• In “Second Look” feature, two new recent citations.

Mass Communication: Media and Culture

Media Ecolgy (Chapter 25)

From the Instructors Manual:

The content of this chapter is largely unchanged from the 8th edition; it has been edited for clarity and precision.

Authors' notes: 

  • New opening example from PBS documentary “Digital Nation” that discusses the changing media environment. 
  • New quote from McLuhan and explanation of the phrase, “the medium is the message.” 
  • New material from Neil Postman in the ethical reflection section. 
  • New paragraph on the intuitive appeal of McLuhan’s observations about popular culture.

Semiotics (Chapter 26)

From the Instructors Manual:

In this edition, Griffin has streamlined the coverage of Charles Peirce’s triadic model of the sign. Otherwise, this chapter has minor edits for clarity and precision. The theoretical content and examples are essentially unchanged.

Authors' notes:

  • Simplified and shortened the chapter be deleting Peirce’s alternative theory.  
  • Introduced a new student application log that recounts a semiotic shift in her own life.

Cultural Studies (Chapter 27)

From the Instructors Manual: 

Griffin has made edits for clarity and precision in this edition. Additionally, he and his co-authors removed a section on post 9/11 rhetoric. Instead, he focuses on the cultural factors that affect media coverage. Lastly, the ethical reflection on Cornel West’s Prophetic Pragmatism that, in the 8th edition, was included in Deetz’ Critical theory has been moved to this chapter.

Authors' notes:

  • Rewrote section on broadcast and print new supporting dominant ideology using Obamacare as a case study.
  • Discussed satire as a possible form of resistance to the dominant ideology using example of the Daily Show and Colbert Report. 
  • In an ethical reflection, compared Cornel West’s  prophetic pragmatism to Hall’s version of cultural studies.
  • In Second Look section, introduced four recent resources.

Mass Communication: Media Effects

Uses and Gratifications (Chapter 28)

From the Instructors Manual:

This chapter has been edited for clarity; the core of the theoretical material remains intact even if some descriptions have been reworked.

Authors' notes:

  • Updated example of different uses & grats for watching a hockey game.
  • Several new paragraphs in the critique section with new comments from other scholars that address some of the criticisms of the theory.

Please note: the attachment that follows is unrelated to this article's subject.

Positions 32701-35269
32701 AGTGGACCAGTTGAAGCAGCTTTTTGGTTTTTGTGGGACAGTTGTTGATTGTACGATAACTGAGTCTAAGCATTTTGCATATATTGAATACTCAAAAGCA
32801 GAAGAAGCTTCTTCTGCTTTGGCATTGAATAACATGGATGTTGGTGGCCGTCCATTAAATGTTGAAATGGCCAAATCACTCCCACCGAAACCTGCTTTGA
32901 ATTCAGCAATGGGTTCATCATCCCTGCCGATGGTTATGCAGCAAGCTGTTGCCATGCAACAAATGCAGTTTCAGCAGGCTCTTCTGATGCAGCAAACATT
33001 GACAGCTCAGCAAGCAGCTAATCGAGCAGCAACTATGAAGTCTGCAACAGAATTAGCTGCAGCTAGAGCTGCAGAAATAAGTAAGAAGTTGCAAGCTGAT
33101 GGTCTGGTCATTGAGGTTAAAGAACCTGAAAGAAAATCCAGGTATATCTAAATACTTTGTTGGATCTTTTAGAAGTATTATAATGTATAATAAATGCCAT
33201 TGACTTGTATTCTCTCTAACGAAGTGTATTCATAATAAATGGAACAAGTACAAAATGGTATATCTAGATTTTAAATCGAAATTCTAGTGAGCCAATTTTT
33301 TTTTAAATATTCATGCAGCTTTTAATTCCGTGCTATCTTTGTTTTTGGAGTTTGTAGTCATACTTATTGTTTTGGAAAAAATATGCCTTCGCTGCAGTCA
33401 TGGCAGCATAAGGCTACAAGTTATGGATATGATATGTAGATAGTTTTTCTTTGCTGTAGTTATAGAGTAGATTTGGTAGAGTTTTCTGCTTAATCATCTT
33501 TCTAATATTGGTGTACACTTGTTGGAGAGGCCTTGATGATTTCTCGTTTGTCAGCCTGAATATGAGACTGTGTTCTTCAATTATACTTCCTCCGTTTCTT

Cultivation Theory (Chapter 29)

From the Instructors Manual:

Except editing for clarity and precision, this chapter is largely unchanged. Some references in A Second Look section have also been updated.

Agenda-Setting Theory (Chapter 30)

From the Instructors Manual:

The changes made to this chapter include minor edits for clarity and precision.

Authors' notes:

  • New example for the behavioral effect of agenda-setting from research by Craig Trumbo on press reports about the flu. 
  • Revised discussion on who sets the agenda for the agenda-setters?
  • Revised discussion with new citation on whether the strength of the agenda-setting effect is shrinking in the age of new media.

Cultural Context: Intercultural Communication

Communication Accommodation Theory (Chapter 31)

From the Instructors Manual:

This chapter has been edited for clarity and precision but the content remains the same as presented in the 8th edition.

Authors' notes: 

  • Three “Second Look” sources have been updated to recent studies addressing accommodation in intergenerational, interethnic, and workplace contexts.
  • A new "Conversations" video has been filmed for this edition. See Andrew's interview with Howie Giles here at afirstlook.com or on YouTube at https://www.youtube.com/watch?v=KExeBNB5wy8.

Face-Negotiation Theory (Chapter 32)

From the Instructors Manual:

This chapter has been edited very lightly for clarity and precision. A new cartoon has also been selected to accompany this chapter.

Authors' notes: